If you are a victim of fraud, cheating, being lied to, etc., God sees it all.  He’s recorded every penny, relationship, possession and job taken from you. You may be living in reduced circumstances due to the sin of others.  Although our case with the disorganized lawyer ended well, at another time, a large corporation our business affiliated with, cheated us and other agents, out of significant sums of money through illegal business practices. The loss of revenue forced us to reduce our staff and move to smaller offices.  Years later, when a case came before a judge, on behalf of agents, he ruled for the corporation, unjustly.

Remember, your heavenly Father, who sees the fall of every sparrow, cares deeply. Confronted with the choice between forgiveness and bitterness, with God’s grace, Ken and I chose the process of forgiveness. Please note I said process. As a result, we maintained our peace and intimacy with God and made room for him to work restoration in our lives.  You can choose the same.  Pray for those who wronged you. They are walking in unawareness of impending judgement, which never turns out well.  Read any of the minor prophets for confirmation of that.

When my heart is right and clean before God, it’s easy to hear his voice. He shares wisdom and insight with me concerning instances where I’ve been wronged.  Sometimes he tells me to let it go and assures me that he will deal with those individuals. The other agents, in the situation above, paid big dollars to take their case to court. God did not give Ken and I a green light on that because he knew the outcome and didn’t want us to waste our money. Bitterness might have led us into a case God didn’t want us involved in.

Other times, God directs me to confront people and hold them accountable for wrongdoing, like the unscrupulous lawyer. We could have paid his dishonest fee, and he would have dropped the court case. In that instance God told us to stand and fight.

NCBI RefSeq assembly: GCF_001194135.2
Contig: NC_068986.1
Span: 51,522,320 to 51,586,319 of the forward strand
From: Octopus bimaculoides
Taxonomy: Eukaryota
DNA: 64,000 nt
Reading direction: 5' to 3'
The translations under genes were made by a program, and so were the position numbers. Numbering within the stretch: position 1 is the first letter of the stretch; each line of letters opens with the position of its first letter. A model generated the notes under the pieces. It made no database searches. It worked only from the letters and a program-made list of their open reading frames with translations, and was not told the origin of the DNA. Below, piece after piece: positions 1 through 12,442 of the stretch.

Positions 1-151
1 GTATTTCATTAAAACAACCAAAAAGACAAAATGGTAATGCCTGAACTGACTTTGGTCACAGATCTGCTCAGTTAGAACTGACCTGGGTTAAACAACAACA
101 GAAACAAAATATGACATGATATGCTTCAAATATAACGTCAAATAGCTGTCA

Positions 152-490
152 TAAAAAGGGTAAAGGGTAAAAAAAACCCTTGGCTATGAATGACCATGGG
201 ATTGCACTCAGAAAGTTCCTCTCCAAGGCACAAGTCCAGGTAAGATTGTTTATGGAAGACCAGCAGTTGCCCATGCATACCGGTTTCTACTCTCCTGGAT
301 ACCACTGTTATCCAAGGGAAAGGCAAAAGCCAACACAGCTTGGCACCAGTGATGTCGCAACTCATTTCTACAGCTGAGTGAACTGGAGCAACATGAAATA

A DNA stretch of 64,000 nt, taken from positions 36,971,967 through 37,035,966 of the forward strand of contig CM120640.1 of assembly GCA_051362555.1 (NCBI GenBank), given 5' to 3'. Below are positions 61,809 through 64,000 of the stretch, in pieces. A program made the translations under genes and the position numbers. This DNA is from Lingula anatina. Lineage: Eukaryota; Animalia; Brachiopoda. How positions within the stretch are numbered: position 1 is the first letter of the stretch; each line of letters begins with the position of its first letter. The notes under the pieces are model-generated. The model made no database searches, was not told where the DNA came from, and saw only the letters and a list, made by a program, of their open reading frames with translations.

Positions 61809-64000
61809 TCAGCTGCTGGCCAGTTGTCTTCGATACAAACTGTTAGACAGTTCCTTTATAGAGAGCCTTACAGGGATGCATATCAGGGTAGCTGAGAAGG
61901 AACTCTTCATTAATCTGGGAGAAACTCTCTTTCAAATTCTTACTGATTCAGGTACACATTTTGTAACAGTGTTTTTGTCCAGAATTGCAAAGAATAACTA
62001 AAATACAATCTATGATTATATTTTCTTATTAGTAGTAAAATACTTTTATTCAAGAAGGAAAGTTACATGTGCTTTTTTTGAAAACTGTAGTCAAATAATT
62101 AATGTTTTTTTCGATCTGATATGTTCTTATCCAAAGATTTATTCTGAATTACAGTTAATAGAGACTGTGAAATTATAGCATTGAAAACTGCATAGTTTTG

I’ve discovered there are no simple formulas for responding to those who sin against me. Only intimacy with God empowers me to forgive and go forward in knowledge and discernment concerning those who wrong me.  I encourage you to start every day with God speaking to you through His word and prayer. I trust my Righteous Judge to empower me to deal with every complex, unfair circumstance that intersects with my life, and you can too.

Lamp and Sword

****Further resources for study and reflection****

“Your word is a lamp for my feet and a light for my path.” Psalm 119:105

“For the word of God is living and active. Sharper than any double-edged sword.” Hebrew 4:12

If you are currently dealing with or trying to recover from circumstances in which you were wronged, I encourage you to read the following Bible accounts. Understanding how God directed these folks to behave towards their enemies helps me understand His ways and methods in these types of situations.

  • David, God’s chosen king for Israel, runs from King Saul’s murderous rage for many years. Check out his attitude in these portions of his story found in I Samuel, chapters 24 and 26.
  • Joseph’s journey to ruler of Egypt involved treachery and deceit from those closest around him. Read Genesis 37 and then 39-41 and observe Joseph’s demeanor and behavior.
  • Caleb and Joshua were ready to take the promised land as soon as they spied on it. Instead they were defrauded of living there for forty long years because the other ten, cowardly spies spread evil reports amongst the Israelites. Read Joshua 14:6 to the end concerning Caleb’s reward.  Joshua was not only given the honor of replacing Moses, read Joshua 19:49-50 to learn about his reward. Why did God bless them so generously?

What kind of attitude do you think they both maintained during those endless years in the desert?